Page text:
Flannelgraph on measles, England, 1992
Flannelgraphs can be used to teach people about public health issues regardless of how well they can read and write. By using pictures and public discussion, the audience learns how to recognise the symptoms and signs of measles. They are also taught to prevent measles by vaccination and how to care for a person with measles. The health worker is given a script with questions to encourage discussion. Questions include “What signs do we see when a child has measles?” Flannelgraphs are a useful tool as they are easy to transport, quick to set up, re-useable and adaptable to the direction of the discussion. The flannelgraph is made by TALC (Teaching Aids at Low Costs), founded in 1965 by Professor David Morley to distribute teaching aids to improve health care worldwide.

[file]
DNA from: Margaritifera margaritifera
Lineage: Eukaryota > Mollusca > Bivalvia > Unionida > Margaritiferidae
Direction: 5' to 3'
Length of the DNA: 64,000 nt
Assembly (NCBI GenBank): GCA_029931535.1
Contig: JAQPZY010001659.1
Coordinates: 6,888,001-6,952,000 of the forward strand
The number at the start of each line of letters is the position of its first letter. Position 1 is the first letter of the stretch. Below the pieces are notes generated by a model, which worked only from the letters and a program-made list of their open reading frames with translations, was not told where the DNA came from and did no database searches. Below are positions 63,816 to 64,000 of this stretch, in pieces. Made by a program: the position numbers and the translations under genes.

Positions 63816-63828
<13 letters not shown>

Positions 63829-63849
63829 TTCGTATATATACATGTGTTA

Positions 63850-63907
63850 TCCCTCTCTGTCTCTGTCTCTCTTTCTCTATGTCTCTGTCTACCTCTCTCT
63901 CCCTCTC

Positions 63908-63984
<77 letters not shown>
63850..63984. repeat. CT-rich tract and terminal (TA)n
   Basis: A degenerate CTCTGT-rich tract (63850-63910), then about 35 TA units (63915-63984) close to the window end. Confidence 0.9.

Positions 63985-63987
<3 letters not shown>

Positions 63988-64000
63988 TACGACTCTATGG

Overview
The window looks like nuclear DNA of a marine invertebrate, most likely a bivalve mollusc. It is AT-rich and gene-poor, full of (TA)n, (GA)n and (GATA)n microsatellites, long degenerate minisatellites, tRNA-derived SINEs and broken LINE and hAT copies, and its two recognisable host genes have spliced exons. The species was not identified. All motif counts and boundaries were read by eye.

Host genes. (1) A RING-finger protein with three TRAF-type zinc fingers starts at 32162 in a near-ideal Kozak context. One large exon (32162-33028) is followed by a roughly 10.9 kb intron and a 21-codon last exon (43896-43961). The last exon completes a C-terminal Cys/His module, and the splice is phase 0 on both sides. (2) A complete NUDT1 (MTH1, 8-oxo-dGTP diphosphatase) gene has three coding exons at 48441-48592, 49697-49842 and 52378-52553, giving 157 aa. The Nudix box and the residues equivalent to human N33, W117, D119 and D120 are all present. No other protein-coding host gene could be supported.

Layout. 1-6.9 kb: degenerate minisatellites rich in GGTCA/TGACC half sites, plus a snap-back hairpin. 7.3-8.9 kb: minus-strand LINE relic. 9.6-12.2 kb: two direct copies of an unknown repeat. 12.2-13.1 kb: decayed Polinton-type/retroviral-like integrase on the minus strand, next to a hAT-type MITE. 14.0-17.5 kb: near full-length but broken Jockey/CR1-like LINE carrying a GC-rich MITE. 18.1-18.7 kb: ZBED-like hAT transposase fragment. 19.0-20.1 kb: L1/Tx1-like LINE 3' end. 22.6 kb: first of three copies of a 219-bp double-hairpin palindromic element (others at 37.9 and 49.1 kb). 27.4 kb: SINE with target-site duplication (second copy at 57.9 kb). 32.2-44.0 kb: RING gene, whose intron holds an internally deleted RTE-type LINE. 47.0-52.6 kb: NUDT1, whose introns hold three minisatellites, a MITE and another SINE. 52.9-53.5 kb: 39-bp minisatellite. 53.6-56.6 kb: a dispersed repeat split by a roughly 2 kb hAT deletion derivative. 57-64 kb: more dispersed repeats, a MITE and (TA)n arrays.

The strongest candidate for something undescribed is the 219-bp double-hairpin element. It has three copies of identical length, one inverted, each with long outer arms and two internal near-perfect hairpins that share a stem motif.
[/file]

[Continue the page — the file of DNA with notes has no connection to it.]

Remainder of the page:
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The introduction of vaccine into the body for the purpose of inducing immunity. Coined originally to apply to the injection of smallpox vaccine, the term has come to mean any immunising procedure in which vaccine is injected.
A piece of flannel as a base for paper or cloth-cut outs, used as a toy or teaching aid.
Disease caused by a virus most commonly found in children. Measles is spread through airborne fluids. In roughly the last 150 years, measles has been estimated to have killed 200 million people worldwide.